Words to live by.
Words to die by.
Really, what's the difference?
Being Mortal by Atul Gawande
See also this review by Maria Popova
All boldface below are quotes from Dr. Gawande's book.
In Being Mortal, Dr. Gawande writes:
This is a book about the modern experience of mortality -- about what it’s like to be creatures who age and die, how medicine has changed the experience and how it hasn’t, where our ideas about how to deal with our finitude have got the reality wrong.
Our main take-aways from the book:
Quality of life is preferable to mere quantity for the vast majority of us.
Care should be determined - in discussion with one’s family, doctors and care-givers - by asking...
What is our understanding of the situation?
What do we fear?
What do we hope for?
What are the trade-offs we are willing to make?
What are the trade-offs we are not willing to make?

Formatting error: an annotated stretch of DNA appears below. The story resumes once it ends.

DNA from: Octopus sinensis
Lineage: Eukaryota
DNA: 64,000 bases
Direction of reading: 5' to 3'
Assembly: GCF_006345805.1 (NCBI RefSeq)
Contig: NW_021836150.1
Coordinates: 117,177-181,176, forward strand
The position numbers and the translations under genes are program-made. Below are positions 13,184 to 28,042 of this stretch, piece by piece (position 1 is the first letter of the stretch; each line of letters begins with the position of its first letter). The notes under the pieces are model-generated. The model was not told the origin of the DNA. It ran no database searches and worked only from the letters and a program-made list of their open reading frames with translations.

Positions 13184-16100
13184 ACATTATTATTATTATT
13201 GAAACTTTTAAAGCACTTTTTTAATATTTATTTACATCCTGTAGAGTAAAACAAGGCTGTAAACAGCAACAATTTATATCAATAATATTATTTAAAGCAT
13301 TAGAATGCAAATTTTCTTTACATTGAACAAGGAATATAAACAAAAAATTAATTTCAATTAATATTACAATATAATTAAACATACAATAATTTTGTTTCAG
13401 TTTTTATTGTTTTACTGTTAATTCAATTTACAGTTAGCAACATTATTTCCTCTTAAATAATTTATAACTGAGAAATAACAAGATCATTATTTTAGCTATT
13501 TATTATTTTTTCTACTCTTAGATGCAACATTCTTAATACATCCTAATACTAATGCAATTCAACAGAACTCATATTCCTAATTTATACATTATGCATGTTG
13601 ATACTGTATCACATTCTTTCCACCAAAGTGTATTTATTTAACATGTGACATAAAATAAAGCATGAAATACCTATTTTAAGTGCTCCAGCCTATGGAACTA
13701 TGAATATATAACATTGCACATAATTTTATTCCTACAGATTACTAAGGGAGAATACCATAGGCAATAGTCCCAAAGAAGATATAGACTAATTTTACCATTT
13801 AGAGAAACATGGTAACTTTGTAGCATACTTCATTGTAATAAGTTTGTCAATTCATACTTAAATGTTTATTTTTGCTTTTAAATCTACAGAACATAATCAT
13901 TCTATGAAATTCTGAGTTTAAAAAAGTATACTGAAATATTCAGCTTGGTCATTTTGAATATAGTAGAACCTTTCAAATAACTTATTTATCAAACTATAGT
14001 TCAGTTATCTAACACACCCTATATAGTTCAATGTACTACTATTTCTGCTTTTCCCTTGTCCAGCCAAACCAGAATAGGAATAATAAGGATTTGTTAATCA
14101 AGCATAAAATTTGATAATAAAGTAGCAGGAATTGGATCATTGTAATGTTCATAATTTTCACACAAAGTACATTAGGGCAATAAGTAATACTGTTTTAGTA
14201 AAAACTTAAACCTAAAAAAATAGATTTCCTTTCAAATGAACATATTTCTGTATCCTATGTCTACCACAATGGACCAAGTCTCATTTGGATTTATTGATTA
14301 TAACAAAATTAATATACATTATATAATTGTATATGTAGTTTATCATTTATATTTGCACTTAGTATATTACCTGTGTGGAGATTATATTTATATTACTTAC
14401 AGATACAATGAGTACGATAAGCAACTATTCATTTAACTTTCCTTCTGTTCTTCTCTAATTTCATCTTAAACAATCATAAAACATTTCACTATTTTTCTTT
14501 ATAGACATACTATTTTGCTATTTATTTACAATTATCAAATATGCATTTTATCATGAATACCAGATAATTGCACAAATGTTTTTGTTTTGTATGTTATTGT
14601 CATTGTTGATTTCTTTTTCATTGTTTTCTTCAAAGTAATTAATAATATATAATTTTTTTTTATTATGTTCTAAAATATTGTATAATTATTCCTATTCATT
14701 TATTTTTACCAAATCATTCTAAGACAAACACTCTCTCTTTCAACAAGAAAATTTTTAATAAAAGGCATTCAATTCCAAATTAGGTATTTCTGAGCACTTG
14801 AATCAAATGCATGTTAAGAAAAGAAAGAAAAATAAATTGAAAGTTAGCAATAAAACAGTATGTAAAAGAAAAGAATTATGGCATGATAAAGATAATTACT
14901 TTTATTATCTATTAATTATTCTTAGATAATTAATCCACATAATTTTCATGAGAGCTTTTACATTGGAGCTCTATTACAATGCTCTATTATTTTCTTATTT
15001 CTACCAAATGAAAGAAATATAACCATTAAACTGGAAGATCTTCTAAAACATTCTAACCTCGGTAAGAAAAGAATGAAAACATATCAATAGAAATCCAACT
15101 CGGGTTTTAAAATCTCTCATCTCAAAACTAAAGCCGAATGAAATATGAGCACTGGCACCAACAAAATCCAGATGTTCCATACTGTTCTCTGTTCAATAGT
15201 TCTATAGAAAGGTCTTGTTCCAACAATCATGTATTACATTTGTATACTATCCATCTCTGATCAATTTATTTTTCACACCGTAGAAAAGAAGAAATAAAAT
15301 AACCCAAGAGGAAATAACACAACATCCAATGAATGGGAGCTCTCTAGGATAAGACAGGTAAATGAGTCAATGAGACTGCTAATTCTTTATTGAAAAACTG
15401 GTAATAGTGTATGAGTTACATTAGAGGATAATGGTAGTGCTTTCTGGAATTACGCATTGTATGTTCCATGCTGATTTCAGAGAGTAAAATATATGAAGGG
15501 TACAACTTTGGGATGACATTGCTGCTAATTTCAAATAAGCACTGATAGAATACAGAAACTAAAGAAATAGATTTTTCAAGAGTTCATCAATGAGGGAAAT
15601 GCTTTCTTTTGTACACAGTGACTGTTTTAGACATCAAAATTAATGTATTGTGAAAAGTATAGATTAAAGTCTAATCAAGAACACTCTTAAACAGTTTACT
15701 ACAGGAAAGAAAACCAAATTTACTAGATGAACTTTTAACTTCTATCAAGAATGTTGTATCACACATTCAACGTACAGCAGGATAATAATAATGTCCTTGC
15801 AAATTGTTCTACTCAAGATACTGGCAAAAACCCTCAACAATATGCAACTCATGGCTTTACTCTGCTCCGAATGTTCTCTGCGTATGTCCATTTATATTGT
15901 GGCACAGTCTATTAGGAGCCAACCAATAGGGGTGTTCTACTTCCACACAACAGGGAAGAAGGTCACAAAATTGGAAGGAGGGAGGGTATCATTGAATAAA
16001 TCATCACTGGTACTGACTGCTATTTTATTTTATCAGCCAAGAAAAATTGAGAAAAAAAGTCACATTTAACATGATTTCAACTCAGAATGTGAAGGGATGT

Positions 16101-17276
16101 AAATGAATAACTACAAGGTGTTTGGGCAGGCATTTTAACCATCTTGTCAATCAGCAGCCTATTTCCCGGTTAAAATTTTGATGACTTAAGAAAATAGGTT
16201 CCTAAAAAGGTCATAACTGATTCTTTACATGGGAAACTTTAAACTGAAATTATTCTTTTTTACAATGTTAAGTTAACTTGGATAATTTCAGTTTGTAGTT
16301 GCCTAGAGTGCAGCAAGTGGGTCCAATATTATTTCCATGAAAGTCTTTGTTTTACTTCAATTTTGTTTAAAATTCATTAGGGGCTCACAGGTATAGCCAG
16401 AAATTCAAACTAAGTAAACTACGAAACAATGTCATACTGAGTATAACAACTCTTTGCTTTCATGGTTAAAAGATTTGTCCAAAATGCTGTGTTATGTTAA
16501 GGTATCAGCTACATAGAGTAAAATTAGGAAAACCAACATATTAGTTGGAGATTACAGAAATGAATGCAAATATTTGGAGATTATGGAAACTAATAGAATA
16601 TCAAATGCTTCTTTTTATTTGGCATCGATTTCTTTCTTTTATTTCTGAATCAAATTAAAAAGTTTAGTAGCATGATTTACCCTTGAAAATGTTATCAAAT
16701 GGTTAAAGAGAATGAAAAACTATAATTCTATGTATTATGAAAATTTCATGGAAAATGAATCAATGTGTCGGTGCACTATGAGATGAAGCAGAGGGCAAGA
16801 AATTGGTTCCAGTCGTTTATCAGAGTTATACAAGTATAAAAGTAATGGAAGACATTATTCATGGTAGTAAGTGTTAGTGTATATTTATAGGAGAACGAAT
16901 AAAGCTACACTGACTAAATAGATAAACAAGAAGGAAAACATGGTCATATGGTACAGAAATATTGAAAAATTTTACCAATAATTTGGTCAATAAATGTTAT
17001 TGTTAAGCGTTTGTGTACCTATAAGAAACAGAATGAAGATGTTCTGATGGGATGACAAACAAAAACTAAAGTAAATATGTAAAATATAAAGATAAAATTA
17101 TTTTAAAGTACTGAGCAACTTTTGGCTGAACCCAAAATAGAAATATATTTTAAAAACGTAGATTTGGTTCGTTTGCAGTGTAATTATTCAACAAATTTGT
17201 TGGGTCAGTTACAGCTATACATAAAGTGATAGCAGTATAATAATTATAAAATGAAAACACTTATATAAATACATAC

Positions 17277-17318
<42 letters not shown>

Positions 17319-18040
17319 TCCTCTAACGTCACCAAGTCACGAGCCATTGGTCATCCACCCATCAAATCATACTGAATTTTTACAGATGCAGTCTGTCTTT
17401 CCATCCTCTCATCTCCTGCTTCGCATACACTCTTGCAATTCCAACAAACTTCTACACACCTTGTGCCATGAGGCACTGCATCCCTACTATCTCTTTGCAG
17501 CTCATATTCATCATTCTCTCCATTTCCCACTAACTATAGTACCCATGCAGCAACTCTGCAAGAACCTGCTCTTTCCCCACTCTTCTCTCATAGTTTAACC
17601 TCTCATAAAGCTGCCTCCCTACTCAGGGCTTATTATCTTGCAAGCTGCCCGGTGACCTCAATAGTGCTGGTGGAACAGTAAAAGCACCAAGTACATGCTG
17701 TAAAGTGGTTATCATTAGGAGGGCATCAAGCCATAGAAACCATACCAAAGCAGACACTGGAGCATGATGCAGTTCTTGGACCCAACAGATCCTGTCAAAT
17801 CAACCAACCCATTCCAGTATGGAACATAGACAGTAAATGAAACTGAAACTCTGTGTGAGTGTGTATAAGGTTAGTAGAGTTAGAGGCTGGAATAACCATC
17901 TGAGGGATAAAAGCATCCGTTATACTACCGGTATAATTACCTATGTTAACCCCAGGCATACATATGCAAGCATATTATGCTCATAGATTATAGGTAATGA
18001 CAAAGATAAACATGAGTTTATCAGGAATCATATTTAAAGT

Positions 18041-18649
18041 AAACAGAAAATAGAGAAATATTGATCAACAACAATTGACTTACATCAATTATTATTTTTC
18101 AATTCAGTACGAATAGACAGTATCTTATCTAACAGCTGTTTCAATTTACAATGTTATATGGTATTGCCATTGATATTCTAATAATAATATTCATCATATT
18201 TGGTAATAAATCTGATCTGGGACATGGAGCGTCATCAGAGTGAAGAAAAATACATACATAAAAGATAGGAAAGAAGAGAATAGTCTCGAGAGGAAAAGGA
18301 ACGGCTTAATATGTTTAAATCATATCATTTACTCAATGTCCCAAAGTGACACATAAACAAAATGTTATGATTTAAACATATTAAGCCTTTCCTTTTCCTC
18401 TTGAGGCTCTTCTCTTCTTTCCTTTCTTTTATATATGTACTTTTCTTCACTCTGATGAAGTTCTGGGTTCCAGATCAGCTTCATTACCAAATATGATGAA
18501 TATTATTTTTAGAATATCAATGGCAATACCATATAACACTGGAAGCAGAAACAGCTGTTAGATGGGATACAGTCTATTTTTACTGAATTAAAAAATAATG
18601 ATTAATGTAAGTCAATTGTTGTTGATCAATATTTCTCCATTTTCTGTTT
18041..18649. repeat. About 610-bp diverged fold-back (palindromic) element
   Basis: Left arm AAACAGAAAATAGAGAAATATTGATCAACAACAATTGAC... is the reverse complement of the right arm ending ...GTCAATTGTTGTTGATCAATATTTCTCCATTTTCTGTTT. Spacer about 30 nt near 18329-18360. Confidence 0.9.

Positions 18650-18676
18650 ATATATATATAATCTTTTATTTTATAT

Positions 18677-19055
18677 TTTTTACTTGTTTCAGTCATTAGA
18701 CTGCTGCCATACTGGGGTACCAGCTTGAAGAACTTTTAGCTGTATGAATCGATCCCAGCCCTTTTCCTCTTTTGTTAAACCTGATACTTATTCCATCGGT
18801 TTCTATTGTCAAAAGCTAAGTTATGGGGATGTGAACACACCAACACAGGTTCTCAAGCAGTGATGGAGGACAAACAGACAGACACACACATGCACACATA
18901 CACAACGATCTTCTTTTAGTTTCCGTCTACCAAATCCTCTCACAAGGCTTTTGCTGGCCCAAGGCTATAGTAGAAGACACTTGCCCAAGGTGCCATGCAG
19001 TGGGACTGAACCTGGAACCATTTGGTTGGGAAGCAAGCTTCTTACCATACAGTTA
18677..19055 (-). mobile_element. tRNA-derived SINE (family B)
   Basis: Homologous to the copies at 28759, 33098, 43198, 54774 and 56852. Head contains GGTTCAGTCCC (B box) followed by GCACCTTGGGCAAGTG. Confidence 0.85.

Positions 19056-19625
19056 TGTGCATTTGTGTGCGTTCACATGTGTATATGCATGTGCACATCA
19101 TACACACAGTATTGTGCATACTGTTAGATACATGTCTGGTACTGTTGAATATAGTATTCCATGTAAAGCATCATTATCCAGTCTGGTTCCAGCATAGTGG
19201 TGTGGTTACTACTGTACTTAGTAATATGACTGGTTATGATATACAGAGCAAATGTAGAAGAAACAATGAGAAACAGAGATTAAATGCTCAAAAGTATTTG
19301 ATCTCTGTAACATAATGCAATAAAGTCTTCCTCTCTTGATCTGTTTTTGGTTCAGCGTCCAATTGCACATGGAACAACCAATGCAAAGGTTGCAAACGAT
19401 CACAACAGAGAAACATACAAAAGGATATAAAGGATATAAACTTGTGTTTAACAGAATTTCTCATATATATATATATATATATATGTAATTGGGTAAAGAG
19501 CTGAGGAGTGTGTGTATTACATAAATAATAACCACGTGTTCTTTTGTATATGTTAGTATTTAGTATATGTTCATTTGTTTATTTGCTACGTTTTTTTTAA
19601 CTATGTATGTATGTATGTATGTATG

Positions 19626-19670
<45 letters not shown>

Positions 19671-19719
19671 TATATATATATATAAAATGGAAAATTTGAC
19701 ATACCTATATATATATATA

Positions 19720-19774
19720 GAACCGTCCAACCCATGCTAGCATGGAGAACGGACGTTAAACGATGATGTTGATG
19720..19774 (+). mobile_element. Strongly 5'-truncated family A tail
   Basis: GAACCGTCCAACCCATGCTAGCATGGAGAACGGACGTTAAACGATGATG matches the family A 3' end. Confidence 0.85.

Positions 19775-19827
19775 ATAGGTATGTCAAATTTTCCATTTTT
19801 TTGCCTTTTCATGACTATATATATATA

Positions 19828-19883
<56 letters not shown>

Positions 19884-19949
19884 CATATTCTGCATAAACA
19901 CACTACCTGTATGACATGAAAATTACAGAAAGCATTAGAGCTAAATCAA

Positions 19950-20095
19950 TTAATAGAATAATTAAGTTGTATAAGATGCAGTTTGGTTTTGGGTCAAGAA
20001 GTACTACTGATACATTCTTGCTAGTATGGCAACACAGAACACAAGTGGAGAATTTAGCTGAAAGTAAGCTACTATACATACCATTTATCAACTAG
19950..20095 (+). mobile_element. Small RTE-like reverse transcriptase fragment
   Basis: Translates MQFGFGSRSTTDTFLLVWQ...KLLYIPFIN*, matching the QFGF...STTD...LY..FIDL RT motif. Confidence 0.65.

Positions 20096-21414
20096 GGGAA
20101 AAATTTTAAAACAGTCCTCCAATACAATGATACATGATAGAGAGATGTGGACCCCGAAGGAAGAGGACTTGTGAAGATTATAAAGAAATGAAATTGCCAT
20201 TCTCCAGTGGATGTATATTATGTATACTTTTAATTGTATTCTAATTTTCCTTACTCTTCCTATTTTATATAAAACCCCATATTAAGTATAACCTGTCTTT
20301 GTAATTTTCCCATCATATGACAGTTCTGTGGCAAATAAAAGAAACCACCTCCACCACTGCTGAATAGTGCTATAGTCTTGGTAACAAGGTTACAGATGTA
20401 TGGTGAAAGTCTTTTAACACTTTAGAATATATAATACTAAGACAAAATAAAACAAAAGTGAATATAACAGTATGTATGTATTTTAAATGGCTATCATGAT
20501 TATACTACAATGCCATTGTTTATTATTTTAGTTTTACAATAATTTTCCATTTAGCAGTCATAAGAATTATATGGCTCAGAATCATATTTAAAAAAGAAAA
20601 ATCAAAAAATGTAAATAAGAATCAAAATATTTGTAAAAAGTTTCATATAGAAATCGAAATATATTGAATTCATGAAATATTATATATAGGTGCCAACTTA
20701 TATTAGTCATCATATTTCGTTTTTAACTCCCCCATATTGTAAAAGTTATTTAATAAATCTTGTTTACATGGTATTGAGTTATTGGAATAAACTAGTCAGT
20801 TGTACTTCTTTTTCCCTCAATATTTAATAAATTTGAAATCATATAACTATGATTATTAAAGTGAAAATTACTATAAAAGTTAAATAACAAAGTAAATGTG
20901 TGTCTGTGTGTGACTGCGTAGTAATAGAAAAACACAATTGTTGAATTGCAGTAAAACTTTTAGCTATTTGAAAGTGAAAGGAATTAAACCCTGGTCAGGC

What is the best course of action which serves this understanding?
Consider, answer and communicate, if possible, before the onset of care…
Do you want to be resuscitated if your heart stops?
Do you want aggressive treatments such as intubation and mechanical ventilation?
Do you want antibiotics?
Do you want tube or intravenous feeding if you can’t eat on your own?
Hospice approaches and attitudes appear to serve the terminal patient much better than standard medical interventions.
In the Epilogue, Dr. Gawande writes:
We’ve been wrong about what our job is in medicine. We think our job is to ensure health and survival. But really it is larger than that. It is to enable well-being. And well-being is about the reasons one wishes to be alive.
Those reasons matter
not just at the end of life,
or when debility comes,
but all along the way.